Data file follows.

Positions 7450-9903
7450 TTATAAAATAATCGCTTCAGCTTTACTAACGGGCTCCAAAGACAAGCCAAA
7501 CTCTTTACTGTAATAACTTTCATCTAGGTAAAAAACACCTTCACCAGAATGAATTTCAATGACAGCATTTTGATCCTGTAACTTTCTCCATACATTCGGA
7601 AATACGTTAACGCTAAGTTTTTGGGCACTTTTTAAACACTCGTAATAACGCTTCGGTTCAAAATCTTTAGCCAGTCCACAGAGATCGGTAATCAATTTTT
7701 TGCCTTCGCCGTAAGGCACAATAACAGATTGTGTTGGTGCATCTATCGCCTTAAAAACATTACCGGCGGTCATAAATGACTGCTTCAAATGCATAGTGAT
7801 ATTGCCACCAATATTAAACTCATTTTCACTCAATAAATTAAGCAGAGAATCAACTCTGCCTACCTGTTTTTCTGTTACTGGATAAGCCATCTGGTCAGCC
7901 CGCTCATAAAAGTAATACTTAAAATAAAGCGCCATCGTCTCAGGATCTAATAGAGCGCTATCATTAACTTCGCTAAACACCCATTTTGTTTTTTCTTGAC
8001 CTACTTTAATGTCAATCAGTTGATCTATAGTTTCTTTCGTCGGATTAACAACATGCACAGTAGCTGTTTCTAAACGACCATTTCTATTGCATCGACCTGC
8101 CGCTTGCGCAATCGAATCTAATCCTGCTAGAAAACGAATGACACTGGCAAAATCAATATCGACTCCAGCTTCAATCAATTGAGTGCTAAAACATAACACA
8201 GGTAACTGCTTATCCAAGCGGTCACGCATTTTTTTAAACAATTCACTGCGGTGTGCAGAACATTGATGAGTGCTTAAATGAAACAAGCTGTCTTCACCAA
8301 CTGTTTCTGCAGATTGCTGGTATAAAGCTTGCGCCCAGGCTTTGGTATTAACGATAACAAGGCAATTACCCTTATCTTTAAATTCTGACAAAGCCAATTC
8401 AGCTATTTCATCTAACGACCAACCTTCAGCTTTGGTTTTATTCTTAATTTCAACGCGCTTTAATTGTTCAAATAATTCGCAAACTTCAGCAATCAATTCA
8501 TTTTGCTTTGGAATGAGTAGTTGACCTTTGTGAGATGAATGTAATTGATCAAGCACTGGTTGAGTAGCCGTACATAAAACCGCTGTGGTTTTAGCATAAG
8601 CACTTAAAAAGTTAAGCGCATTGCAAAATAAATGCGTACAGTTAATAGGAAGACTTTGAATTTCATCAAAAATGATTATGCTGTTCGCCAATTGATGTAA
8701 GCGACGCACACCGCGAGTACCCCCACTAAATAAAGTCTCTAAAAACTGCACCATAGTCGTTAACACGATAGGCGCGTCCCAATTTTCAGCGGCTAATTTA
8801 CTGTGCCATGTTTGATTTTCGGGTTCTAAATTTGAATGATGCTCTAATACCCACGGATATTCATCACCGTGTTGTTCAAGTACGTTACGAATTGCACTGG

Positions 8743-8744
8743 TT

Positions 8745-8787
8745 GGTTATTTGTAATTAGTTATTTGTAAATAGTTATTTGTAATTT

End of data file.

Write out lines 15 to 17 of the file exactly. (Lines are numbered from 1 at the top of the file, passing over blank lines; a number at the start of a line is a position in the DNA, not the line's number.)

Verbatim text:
8701 GCGACGCACACCGCGAGTACCCCCACTAAATAAAGTCTCTAAAAACTGCACCATAGTCGTTAACACGATAGGCGCGTCCCAATTTTCAGCGGCTAATTTA
8801 CTGTGCCATGTTTGATTTTCGGGTTCTAAATTTGAATGATGCTCTAATACCCACGGATATTCATCACCGTGTTGTTCAAGTACGTTACGAATTGCACTGG

Positions 8743-8744